Your thriving community is on top of the world — low crime rate, busy downtown foot traffic, great diversified schools and a longtime anchor business drawing in not only residents, but also tourist dollars.
But what happens when your biggest industry decides to pack its bags and move to another town? Will your city eventually become a ghost town, stripped of its successful economic base?
When a major industry leaves town, the powers-that-be may panic and try to lure a Walmart or big-box electronic company to settle in its town, and some of the time, they’re successful … for a few decades until that business too pulls up roots and moves elsewhere. Towns somehow forget to remember that nothing is forever.
Some cities do not fare well when an anchor business leaves. They dry up, with people walking away from their residences and declaring bankruptcy while parking lots sit empty and overgrown. These cities find their tax base, which kept their fire and police departments, roads maintenance and schools running, tanking. Ghost towns would not be an exaggeration for some of these places.
However, with human nature being resilient and optimistic, other cities try again to attract an anchor.
Newton, Iowa, with a population of about 15,200, is a prime example. Maytag had been a major company in the town for a whole century before uprooting itself and leaving.
In 2006, Whirlpool bought out the Maytag Corporation and closed out its corporate offices and manufacturing plant by 2007, taking with it 1,750 jobs and excellent benefits and wages.
At one time Maytag had employed more than 4,000 people who worked at both the corporate headquarters and the factory, giving job security to three generations of various families. As a double whammy, the national recession occurred not long after Maytag pulled the plug on Newton.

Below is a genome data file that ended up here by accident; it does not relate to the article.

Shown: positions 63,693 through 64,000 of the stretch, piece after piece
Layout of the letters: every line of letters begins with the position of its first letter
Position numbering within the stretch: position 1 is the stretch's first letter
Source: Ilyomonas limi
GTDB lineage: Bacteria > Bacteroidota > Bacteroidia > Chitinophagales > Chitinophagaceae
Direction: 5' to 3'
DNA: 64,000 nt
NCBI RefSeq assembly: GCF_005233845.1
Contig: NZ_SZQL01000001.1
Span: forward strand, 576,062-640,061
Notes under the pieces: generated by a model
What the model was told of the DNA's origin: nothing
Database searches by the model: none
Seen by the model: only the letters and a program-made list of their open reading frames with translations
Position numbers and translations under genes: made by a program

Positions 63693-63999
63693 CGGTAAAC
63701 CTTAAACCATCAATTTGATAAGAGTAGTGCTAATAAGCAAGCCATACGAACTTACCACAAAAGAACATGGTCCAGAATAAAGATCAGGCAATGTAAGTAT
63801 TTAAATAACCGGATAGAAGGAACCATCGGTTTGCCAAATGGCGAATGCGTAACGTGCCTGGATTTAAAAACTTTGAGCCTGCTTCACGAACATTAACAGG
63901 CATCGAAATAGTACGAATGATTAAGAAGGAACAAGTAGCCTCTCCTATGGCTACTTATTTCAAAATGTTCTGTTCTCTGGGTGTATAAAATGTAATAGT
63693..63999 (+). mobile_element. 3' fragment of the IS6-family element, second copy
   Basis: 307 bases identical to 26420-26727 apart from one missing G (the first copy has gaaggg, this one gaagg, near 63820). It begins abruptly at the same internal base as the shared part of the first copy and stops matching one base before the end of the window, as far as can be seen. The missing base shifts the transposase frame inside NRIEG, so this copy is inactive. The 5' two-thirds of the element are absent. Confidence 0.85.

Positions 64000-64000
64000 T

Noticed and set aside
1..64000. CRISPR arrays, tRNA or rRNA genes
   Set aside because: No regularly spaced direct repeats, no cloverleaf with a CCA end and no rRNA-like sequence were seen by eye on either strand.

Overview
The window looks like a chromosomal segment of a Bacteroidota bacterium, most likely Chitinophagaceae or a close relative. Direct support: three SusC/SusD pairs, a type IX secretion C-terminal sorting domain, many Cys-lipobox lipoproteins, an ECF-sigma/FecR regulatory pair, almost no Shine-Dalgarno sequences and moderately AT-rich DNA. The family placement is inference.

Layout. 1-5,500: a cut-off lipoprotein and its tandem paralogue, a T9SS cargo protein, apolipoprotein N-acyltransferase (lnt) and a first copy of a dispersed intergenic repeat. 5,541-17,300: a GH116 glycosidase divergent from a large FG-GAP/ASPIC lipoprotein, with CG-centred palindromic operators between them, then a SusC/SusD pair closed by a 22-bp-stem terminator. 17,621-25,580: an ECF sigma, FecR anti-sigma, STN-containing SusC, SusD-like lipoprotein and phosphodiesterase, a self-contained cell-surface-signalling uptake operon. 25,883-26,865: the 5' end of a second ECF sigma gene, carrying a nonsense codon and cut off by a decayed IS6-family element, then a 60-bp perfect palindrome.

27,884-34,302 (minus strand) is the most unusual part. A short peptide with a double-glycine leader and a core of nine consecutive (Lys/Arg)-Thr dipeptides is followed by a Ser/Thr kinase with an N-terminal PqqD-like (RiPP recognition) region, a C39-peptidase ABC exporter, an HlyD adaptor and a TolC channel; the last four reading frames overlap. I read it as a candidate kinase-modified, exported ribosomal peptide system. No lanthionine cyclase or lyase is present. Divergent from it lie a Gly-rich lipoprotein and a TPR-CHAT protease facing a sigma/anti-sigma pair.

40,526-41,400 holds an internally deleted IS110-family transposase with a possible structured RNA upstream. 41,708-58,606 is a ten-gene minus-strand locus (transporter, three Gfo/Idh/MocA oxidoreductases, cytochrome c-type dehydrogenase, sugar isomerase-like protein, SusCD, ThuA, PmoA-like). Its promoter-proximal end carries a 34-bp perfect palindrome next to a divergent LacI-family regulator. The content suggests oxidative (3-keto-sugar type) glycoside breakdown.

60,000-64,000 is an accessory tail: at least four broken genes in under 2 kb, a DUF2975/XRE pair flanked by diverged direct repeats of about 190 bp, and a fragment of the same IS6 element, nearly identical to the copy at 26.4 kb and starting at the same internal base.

The community came together after futilely trying to hold onto Maytag, which moved to Ohio and Mexico, and instead looked elsewhere for new businesses.
“The Newton City Council has partnered with the Newton Development Corporation and industrial economic development services, and NDC has been successful in bringing in new businesses to our community,” City Administrator Matt Muckler said, noting the NDC is the city’s main partner and headed by Executive Director Frank Liebl. “TPI Composite’s new bus body manufacturing facility at the former Maytag Plant 2 is just one example of their successful efforts.”
TPI Composites, which also makes wind blades for wind turbines, is adding 3,350 composite electric bus bodies to its manufacturing program and last November announced that it had entered a five-year supply agreement with Proterra Inc. to provide electric buses from both its Newton and Rhode Island plants starting in the first half of 2018. TPI is leasing 100,000 square feet at the previous Maytag Plant 2, and 300-plus employees are being hired throughout the year.
Maytag, when it left Newton, had good buildings, and with these desirable locations, the city has attracted other businesses. Besides TPI,
Newton was successful in tapping Trinity Structural Towers, which makes the actual wind towers for the rotating blades. An added plus was that Newton held on to some of the higher-skilled Maytag engineers who had created their own company and were doing engineering for more than one industry.
Newton’s Development Specialist Craig Armstrong believes that Newton’s greatest asset in times of crisis, such as the loss of the Maytag Corp. in 2007, is “that our citizens strongly believe in the inherent value of our community.”
He added, “When Whirlpool purchased Maytag and moved the corporate headquarters and manufacturing facilities out of state, Newton’s stakeholders didn’t put on ‘sackcloth and ashes’ and wait for the end to come.
“Instead, they got busy, came together to plan our community’s recovery, and began to reimagine Newton without Maytag, looking to employ our strengths of a well-trained workforce and outstanding infrastructure.”